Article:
Can I Stop Paying Alimony if I Lose My Job?

At 4.3%, Pennsylvania’s unemployment rate is higher than the national average of 3.7%. Nearly 80,000 workers in the Keystone State have unemployment insurance claims. Large layoffs in 2022 were implemented by Carvana, Zulily, and Peloton. In August 2022, Commonwealth Health announced it would lay off 245 workers when it closes First Hospital in Kingston and its outpatient centers in October.

Pennsylvanians obligated to pay alimony or spousal support are among those caught up in the job losses felt in the state.

If you lose your job, you cannot decide on your own to stop paying court-ordered support. Your first action is to contact an attorney at Scaringi Law to petition the court for a spousal support modification.

Spousal Support and Alimony Determinations

The law provides three different types of support for estranged or former spouses. Spousal support is paid from one spouse to another after separation but before the divorce decree is entered. Alimony pendente lite is paid for support between filing the divorce complaint and receiving the final decree. Final alimony is support paid after the divorce is final.

Spousal support and alimony pendente lite, if awarded, is based on a formula established in Pennsylvania Code. The net incomes of the obligor spouse (the one paying) and the obligee spouse are determining factors. Unlike support provided during the marriage, alimony is not linked to a specific formula. Instead, the amount of alimony is at the discretion of the court, but income is certainly a consideration.

Grounds to Modify Alimony or Spousal Support

The court may consider changing a support order if the underlying income on either side changes. It’s important to note that spousal, alimony pendente lite, and alimony can be modified by Court Order, unless the parties agreed, typically in a Property Settlement Agreement or Marital Settlement Agreement, that such support is unmodifiable.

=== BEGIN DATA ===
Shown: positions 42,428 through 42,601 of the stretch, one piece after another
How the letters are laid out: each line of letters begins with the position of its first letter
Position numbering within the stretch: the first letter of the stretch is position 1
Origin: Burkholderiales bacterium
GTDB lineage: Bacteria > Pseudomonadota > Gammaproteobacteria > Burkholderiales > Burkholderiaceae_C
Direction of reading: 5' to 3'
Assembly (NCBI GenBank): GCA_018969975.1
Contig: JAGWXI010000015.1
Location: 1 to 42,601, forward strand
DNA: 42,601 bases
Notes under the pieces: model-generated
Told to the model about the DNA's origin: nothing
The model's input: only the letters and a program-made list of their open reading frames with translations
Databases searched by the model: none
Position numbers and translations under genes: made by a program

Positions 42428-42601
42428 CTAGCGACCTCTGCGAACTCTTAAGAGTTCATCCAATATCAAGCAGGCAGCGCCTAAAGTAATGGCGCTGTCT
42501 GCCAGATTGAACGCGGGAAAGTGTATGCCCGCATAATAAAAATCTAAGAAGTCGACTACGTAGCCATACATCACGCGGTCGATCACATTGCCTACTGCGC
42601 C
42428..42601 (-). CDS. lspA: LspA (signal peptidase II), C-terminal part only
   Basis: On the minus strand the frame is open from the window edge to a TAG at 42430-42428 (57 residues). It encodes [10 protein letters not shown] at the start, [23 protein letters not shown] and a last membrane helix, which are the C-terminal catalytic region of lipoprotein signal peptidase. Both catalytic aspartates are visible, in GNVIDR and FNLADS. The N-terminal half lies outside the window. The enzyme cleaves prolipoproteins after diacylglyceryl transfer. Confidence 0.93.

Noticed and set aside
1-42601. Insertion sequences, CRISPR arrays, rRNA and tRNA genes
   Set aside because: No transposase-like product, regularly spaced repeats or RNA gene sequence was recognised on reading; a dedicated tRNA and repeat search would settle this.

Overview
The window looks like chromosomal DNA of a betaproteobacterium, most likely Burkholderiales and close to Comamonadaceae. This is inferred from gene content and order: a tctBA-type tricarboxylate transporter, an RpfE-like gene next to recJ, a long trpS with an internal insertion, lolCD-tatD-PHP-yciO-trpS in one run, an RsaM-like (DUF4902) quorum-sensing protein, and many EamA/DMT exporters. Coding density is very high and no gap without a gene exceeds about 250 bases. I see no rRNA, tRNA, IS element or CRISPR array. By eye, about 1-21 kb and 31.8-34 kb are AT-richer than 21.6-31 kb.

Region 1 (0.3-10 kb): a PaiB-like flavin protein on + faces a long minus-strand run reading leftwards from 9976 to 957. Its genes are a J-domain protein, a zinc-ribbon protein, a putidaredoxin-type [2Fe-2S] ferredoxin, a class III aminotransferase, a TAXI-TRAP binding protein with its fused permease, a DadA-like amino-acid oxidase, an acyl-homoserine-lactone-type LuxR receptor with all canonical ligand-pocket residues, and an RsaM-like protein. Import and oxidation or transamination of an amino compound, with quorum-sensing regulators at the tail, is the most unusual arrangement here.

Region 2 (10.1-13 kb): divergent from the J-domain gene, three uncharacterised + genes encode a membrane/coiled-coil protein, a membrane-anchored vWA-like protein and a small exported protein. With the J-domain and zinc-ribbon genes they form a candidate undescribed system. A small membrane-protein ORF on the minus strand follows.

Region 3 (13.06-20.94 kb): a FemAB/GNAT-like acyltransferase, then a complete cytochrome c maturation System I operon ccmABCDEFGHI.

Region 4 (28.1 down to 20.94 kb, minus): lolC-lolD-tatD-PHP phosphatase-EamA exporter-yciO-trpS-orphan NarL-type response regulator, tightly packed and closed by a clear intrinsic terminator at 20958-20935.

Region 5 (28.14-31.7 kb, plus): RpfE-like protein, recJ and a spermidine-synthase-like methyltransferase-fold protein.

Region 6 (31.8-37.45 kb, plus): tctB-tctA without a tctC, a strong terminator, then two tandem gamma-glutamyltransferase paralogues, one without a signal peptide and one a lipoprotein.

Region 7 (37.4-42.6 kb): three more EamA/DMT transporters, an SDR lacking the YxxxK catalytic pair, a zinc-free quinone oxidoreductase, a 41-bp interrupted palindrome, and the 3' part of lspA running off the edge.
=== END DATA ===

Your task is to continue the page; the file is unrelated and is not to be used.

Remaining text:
Grounds to ask the court to modify an existing support or alimony order include the following:

  • The change in circumstances is substantial.
  • The change in circumstances is continuing.
  • Obligor spouse is involuntarily separated from their job.
  • The obligor spouse contracts a serious illness or is disabled.

Based on the information presented, a judge can decide to modify, suspend, or terminate the support or alimony award.

Voluntary Employment Separation

A spouse choosing to leave a job will typically have a modification request rejected. The courts are familiar with tactics that some people use to minimize or eliminate their support obligations.

A judge has the power to impute income, meaning they can estimate how much the spouse should and could be earning. Imputed income can be used in establishing spousal support, alimony pendente lite, or alimony.

The judge will also typically dismiss the petition for modification if the person was fired for cause.

Permanent Post-Divorce Alimony Is Rare

Not all circumstances lend themselves to alimony modification. Alimony is rarely permanent, however. Long-term alimony is generally only awarded in cases where a spouse has serious health problems, is disabled, or is of advanced age.

Payments to a spouse after a divorce is typically considered to be rehabilitative. The timeframe for support is typically months or a few years as the receiving spouse receives the experience, education, or training necessary to support themselves. The requesting spouse must demonstrate to the court that alimony is necessary.

Courts evaluate 17 factors in alimony determinations, including the following:

  • The length of the marriage
  • The assets and liabilities of both spouses
  • The earning capacity of both spouses
  • The ages of the spouses
  • The property brought into the marriage by both spouses
  • The marital misconduct of either spouse

The judge will also determine how alimony should be paid, either a lump sum or monthly installments.

Modify Alimony or Support Payments with Experienced Legal Counsel

Scaringi Law has experienced attorneys who help Pennsylvanians modify or terminate their alimony obligations. Pennsylvania law requires “substantial” change to modify an order, but the law does not define what the term means. We build and present a strong case demonstrating substantial changes in our client’s circumstances.

Schedule your free alimony case consultation at Scaringi Law by calling (717) 775-7195 or reaching us online.


    • Please enter your first name.
    • Please enter your last name.
    • This isn't a valid phone number.
      Please enter your phone number.
    • This number is my:
    • Please make a selection.
    • This isn't a valid email address.
      Please enter your email address.
    • Please make a selection.
  • Please enter a message.
Put Us On Your Side